RAOMED HAS ASSEMBLED AN INTERNATIONAL MULTIDISCIPLINARY TEAM OF PSI EXPERTS AT PRESTIGIOUS ARGENTINE AND EUROPEAN UNIVERSITY MEDICAL CENTERS TO DEVELOP AND IMPLEMENT THE FIRST "INTERNATIONAL PATIENT SPECIFIC IMPLANT (PSI) CLINICAL REGISTRY".
The objective of the Project is to establish and implement an International Patient Specific Implant Registry (PSI) to collect outcome, safety, manufacturing and cost data to develop best practice guidelines that will provide a solid foundation for PSI technology to grow successfully and reach its full therapeutic potential.
Background: Large bone defects caused by congenital anomalies, trauma, infection, neoplasm, implant removal and surgical resection constitute a major challenge for patients who suffer with them, the physicians who treat them and the healthcare systems burdened with their high costs.
The incidence of large bone defects is expected to increase greatly due to the advancing age of populations in developed countries, increasing numbers of elderly patients suffering from osteodegenerative diseases, and an increase in the number of revision surgeries. Treatments for these large bone defects generally require autologous bone grafts and / or biomaterial implants, to provide mechanical strength and structural support that allows for successful healing. Conventional implants consist of several standard skeletal replacements, of standard size / shape / material, that the surgeon selects, and during surgery adjusts to the size and contour of a given defect. While this approach has been very successful, conventional implants have their drawbacks, such as plate fractures, screw loosening, suboptimal union of bone fragments, and in some cases the size and contour of the given defects are such that standard implants cannot be made to fit. Patient-Specific Implants (PSI) have been developed to address these difficult cases. Using the latest advances in magnetic resonance (MRI) or computed tomography (CT) imaging, computer aided design (CAD), Finite Element Analysis (FEA) and 3D additive manufacturing (CAM), PSI make it possible to plan, design and manufacture implants, based on 3D virtual planning (VSP), that fit the exact size and contour of skeletal deformities in individual patients (N Borode, et al. 2014). Innovations and rapid expansion in CAD, FEA, and 3D additive manufacturing technologies, combined with a growing awareness of the importance of individualized treatments is enabling the use of PSI in a growing number of reconstructive treatments in the fields of Maxillofacial-, Neuro-, Orthopedic-, and Trauma Surgery (JM Haglin, et al. 2016; Available at: https://www.ricoh- europe.com/news-events/news/7-in-10-healthcare-professionals…; and http://www.personalizedmedicinecoalition.org).
Examples of PSI implants in Neurosurgery, CMF and Orthopedics
Despite the seemingly obvious benefits of PSI implants, relatively few cases have been performed compared to treatments using standard over-the-counter implants, so it has been difficult to develop best practice guidelines and compare safety, results, and the economic benefits of PSIs over conventional treatments. This was highlighted in a recent (April 2019) EUnetHTA Joint Action “meta-analysis” study conducted by the health care regulatory bodies of European Union governments, academia and industry, to determine whether 3D-printed PSI implants and cutting guides improved clinical outcomes in patients undergoing knee, maxillofacial, and cranial surgery. One of the main conclusions of the study was that “… no firm conclusions could be drawn due to“very low or low quality evidence and a lack of clinically or statistically significant results in favor of either technology ”. On this basis, it was concluded that “further research is needed to evaluate patient-related outcomes from the use of 3D printing technology before making a final decision on the continued use of the technology.” (Available in:https://www.defactum.dk ).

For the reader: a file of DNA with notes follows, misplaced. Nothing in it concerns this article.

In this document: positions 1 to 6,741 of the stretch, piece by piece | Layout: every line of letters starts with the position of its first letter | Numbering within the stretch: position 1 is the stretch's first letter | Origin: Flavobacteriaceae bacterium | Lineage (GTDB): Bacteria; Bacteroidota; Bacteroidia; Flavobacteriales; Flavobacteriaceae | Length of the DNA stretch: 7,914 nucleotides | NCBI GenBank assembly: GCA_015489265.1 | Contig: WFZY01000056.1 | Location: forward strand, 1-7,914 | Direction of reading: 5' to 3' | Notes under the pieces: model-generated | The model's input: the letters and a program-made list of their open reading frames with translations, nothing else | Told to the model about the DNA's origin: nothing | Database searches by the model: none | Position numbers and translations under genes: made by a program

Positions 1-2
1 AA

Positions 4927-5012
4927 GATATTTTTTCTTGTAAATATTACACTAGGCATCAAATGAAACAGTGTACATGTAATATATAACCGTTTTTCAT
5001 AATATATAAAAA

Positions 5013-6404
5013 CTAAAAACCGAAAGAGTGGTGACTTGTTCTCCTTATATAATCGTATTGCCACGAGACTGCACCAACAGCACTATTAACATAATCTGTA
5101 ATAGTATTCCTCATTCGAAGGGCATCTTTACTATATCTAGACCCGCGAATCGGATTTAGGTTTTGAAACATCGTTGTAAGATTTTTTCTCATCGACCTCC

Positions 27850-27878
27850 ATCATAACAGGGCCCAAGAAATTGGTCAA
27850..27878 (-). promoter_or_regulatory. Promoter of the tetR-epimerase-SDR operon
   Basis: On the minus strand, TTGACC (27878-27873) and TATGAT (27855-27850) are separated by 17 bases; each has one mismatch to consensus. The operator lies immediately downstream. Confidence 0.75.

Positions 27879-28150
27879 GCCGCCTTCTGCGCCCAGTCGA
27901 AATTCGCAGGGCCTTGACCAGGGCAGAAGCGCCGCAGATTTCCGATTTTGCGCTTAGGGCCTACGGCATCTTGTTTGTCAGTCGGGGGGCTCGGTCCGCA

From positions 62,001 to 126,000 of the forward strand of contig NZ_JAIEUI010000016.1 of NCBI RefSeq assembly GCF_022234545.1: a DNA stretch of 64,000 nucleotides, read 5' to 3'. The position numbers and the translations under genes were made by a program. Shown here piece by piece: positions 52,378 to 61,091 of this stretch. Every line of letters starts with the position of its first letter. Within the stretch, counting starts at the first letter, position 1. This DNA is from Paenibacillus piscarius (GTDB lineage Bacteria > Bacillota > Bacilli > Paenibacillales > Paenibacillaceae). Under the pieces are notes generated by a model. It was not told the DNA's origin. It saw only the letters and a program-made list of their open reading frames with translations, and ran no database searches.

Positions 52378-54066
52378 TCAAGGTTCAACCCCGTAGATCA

Based on this conclusion, one of the study collaborators and industry participant, Raomed SA ( https://www.raomed.com.ar ), approached Prof. John H. Barker, Director of Experimental Orthopedics and Surgery of Trauma, at JW Goethe University in Frankfurt, Germany, ( http://firm.uni-frankfurt.de/john-barker ) and together they developed a strategy to address this deficiency. They initiated an effort to develop a comprehensive International PSI Registry, with the following objectives:
Finally, this international PSI Registry would serve as a model for developing and implementing other high-risk medical device databases that by facilitating the sharing of real-world data among all stakeholders will help accelerate the development of newer and safer technologies with maximum therapeutic potential to benefit patients.
Partners: This International PIS Registry will be planned, developed and implemented by a multidisciplinary, and multinational team of PSI stakeholders, that include clinical, academic, industry, regulatory and healthcare insurer partners with a broad spectrum of knowledge and experience in all aspects of PSI treatments and industry.
Recruit multinational and multidisciplinary working focus groups of PSI experts, (surgeons, manufactures, researchers, regulators, and insurers) to assist in compiling relevant clinical, manufacturing, scientific, educational, and regulatory parameters to be included in the International PSI Registry. Assign roles of participating entities in planning, developing and implementing the PSI Registry.